Saturday, January 19, 2013

But Why? Homemade Salisbury Steak

Truth is stranger than fiction, but it is because Fiction is obliged to stick to possibilities; Truth isn't. – Mark Twain

I know, I know. It should be peas and potatoes.

Here's a strange one to make at home. File it under Guilty Pleasures. I should have made that a searchable category on this blog a long time ago… It now is.

I really enjoy my Swanson brand Salisbury Steak Hungry Man “TV” Dinners. They're my all-time favourite, hands down.

It's a good thing I don't eat them often. They probably shorten my life, what with the probable amount of salt hidden in most pre-made foods. 

I learned something today. I always thought that Salisbury steak was named for a place, but it’s not. From Wikipedia: Salisbury steak was invented by an American physician, Dr. J. H. Salisbury (1823–1905), an early proponent of a low-carbohydrate diet for weight loss; the term "Salisbury steak" has been in use in the United States since 1897.

Try to make them rectangular.
So what does a growing boy do when the urge strikes? Either go to the store, or if you're like me, replicate the object of desire in the kitchen.

For those who don’t know, Salisbury steak is a seasoned ground beef patty. It has nothing at all to do with steak, except for what’s ground up to make it. It also comes swimming in a sea of dark mushroom “gravy.”

To round out the feast the Swanson variety has green peas and some reconstituted potato flakes – always a bit gooier than they really should be. But bathe them both in butter and you’re good to go. 

“Faked” potatoes are also a guilty pleasure. Just don’t think of them as potatoes and you won’t be disappointed! I would try to replicate them but I imagine they would taste too real.

TV dinners have an inglorious pedigree. They were invented at a time when televisions were becoming a must-have item in everyone’s homes. That was the 1950s when life was all about convenience, as opposed to nutrition. The idea of leisure was epitomized by being able to watch Leave It To Beaver while having family dinner.

We can all thank a man called Gerry Thomas for both the product and the name of the Swanson TV Dinner in 1954. More than 10 million Swanson TV Dinners were sold the first year. For $.98, customers chose from Salisbury steak, meatloaf, fried chicken or turkey, served with potatoes and peas. Desserts were added later. I have no idea when the potatoes were switched for flaked potato.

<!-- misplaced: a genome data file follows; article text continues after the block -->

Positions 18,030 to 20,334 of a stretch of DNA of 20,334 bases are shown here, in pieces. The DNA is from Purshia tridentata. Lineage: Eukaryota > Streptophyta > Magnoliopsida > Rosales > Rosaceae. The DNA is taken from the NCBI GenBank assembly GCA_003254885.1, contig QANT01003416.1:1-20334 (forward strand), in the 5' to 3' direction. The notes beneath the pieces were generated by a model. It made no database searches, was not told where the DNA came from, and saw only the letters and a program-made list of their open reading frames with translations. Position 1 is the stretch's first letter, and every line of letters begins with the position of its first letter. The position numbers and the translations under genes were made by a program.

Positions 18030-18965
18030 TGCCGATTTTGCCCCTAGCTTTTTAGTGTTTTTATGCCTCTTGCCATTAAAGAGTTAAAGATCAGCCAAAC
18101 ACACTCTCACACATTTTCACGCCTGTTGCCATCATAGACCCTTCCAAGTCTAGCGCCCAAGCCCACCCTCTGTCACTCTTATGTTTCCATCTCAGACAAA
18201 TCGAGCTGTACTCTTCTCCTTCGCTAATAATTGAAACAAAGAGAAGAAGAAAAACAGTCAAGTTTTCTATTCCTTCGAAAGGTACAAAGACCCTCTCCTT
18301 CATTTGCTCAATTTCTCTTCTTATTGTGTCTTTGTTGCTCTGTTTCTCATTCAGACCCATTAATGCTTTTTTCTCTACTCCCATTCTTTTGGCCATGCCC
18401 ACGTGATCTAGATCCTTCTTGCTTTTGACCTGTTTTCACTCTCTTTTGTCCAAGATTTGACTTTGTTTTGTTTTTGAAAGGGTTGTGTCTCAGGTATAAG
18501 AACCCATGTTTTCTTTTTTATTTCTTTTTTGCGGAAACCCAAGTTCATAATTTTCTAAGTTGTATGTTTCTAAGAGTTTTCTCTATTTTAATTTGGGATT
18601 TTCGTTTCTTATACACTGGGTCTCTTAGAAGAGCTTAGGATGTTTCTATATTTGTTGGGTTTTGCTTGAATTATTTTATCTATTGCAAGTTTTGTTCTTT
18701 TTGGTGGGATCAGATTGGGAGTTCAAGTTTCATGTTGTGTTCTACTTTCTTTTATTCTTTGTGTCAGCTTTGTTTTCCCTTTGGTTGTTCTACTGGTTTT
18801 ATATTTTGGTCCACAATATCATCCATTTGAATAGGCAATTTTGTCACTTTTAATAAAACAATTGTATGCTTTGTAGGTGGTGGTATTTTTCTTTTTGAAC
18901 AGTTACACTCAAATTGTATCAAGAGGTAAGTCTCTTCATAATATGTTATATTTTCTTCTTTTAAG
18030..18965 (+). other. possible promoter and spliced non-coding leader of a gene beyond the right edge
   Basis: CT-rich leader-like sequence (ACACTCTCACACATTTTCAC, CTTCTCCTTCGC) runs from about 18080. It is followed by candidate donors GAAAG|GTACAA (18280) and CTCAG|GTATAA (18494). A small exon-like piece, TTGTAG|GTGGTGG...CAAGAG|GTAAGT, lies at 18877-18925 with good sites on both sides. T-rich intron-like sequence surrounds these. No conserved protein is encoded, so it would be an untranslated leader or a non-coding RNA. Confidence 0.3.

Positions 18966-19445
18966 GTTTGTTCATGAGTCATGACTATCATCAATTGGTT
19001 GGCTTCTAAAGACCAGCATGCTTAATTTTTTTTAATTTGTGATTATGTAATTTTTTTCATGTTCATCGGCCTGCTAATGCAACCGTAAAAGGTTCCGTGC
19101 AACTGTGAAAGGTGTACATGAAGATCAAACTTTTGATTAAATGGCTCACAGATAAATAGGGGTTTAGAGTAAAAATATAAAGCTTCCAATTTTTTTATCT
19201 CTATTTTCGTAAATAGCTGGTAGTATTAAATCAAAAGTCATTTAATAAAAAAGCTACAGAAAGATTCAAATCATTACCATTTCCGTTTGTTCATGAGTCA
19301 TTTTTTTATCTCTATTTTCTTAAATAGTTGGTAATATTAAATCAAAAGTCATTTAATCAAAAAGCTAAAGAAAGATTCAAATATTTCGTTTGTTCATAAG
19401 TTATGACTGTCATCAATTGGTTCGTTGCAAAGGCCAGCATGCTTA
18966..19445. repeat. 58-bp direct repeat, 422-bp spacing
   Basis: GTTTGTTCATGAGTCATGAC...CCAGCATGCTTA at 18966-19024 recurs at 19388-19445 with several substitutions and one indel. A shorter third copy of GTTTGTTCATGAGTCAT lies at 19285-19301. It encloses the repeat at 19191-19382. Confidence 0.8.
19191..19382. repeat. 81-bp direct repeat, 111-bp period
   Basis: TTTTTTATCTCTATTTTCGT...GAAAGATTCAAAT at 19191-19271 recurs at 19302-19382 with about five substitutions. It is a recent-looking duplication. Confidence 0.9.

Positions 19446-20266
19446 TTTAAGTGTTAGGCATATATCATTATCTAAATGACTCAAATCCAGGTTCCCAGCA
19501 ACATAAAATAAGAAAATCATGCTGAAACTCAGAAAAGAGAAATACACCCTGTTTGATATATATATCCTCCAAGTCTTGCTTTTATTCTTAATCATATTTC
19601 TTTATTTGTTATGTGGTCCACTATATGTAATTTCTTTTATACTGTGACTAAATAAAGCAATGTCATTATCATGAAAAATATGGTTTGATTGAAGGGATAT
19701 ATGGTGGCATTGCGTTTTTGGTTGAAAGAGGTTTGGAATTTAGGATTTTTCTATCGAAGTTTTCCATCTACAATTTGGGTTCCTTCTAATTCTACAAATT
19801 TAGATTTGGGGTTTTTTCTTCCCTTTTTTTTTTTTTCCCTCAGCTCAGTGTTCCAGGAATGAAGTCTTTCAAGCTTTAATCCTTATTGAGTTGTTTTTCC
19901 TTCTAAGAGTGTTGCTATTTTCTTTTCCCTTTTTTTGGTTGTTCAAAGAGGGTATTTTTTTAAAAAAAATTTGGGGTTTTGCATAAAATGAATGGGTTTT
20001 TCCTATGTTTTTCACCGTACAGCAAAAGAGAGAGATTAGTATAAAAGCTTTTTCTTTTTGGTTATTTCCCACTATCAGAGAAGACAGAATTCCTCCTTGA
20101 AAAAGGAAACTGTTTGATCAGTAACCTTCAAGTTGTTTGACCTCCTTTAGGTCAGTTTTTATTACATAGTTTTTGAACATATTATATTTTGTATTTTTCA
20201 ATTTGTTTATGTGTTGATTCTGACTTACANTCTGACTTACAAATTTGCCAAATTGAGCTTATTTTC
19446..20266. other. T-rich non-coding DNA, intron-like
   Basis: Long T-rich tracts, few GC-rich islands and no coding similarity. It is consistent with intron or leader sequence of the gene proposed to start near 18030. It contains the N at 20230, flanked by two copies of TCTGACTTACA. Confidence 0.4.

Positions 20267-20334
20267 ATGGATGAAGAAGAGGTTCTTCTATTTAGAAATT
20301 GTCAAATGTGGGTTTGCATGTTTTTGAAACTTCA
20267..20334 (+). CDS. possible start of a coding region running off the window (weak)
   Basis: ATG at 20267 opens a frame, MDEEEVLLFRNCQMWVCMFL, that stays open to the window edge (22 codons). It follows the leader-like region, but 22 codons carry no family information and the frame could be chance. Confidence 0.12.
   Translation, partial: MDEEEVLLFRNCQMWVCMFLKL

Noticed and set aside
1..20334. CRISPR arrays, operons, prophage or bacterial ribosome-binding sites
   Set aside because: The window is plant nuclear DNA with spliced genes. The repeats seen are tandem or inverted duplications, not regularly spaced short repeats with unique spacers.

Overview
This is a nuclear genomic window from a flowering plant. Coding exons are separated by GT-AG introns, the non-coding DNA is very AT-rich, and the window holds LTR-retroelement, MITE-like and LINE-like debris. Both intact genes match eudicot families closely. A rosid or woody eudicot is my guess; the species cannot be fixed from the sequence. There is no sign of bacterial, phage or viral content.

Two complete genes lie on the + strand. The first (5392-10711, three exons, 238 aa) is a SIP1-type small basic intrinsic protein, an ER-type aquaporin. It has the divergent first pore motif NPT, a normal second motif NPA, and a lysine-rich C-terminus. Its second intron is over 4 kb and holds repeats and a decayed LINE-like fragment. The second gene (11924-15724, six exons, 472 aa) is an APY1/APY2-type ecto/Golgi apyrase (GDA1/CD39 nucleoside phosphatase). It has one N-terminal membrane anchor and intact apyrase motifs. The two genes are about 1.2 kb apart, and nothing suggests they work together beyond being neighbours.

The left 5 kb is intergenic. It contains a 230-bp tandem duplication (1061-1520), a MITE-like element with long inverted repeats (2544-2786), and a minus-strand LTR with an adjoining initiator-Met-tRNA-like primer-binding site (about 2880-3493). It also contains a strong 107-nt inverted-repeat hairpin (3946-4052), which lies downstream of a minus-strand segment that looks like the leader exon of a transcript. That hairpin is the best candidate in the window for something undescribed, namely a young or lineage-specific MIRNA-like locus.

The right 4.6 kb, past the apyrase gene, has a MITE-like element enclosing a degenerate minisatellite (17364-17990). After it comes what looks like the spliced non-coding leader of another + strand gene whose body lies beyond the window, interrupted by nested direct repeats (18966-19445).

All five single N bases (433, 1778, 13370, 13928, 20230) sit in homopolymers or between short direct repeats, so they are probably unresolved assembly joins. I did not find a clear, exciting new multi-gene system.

I have to admit I didn’t do too bad of a job faking this. I’m not quite sure I understand how Swanson keeps their patties so flat. Mine shrunk in on themselves like any good hamburger does. Not a whole lot, but enough to lose that all important flatness.

Thank goodness the gravy hid it. I can’t say this is much healthier than pre-made, but at least I know everything that goes in it, and am able to control my salt intake.

I didn’t have the proper side dishes the night I made this. I should have had frozen peas and potato flakes. Canned corn had to perform as the under-study.

Oh well. Next time.

Homemade Salisbury Steaks
Prep: 5 min  |  Cook: 25 min  |  Yield: 4 “steaks”
1 lb ground beef 
1/3 cup French onion soup powder
1/2 cup dry bread crumbs 
1 egg 
1/2 tsp salt 
1/4 tsp thyme
1 tsp ground black pepper 
250 g sliced mushrooms
1 medium onion, diced
2 tbsp all-purpose flour 
1 cup water 
1 tbsp sugar
1 tbsp Worcestershire sauce 
1 tsp mustard powder 
2 tbsp butter

In a large bowl, mix together 1/4 cup of the onion soup powder with the ground beef, bread crumbs, egg, salt, thyme and black pepper. Shape into 4 rectangular patties.

Brown both sides of patties over medium-high heat in a large skillet or other pan with a lid. I used my Dutch oven. Remove the patties to a plate. They do not have to be cooked through.

To whatever fat has been left in the pan add enough butter to make 3 tablespoons. Fry the onions and sliced mushrooms until they start to darken a little, and remove. The mushrooms will probably have sucked up all the fat. If so, add 2 tablespoons more to the empty pan. You need the same volume of fat and flour for the next step.

Mix the water, sugar, Worcestershire, mustard powder and the remaining soup mix in a small bowl and set aside.

 Add the flour to the fat in the pan and cook until it starts to turn light tan. Do not let the roux over brown. Immediately add the liquid mixture and cook until it begins to thicken. Add the mushrooms and onions back and mix well.

Nestle the “steaks” into the “gravy” and cover the pot. Let simmer for 10-15 minutes.

Serve the Salisbury steaks with equally less than gourmet side dishes. Mmmm….

If you like this post feel free to share it using any of the links. If you repost, please give me credit and a link back to this site. Questions? Comments? Derogatory remarks? Just ask!

No comments:

Post a Comment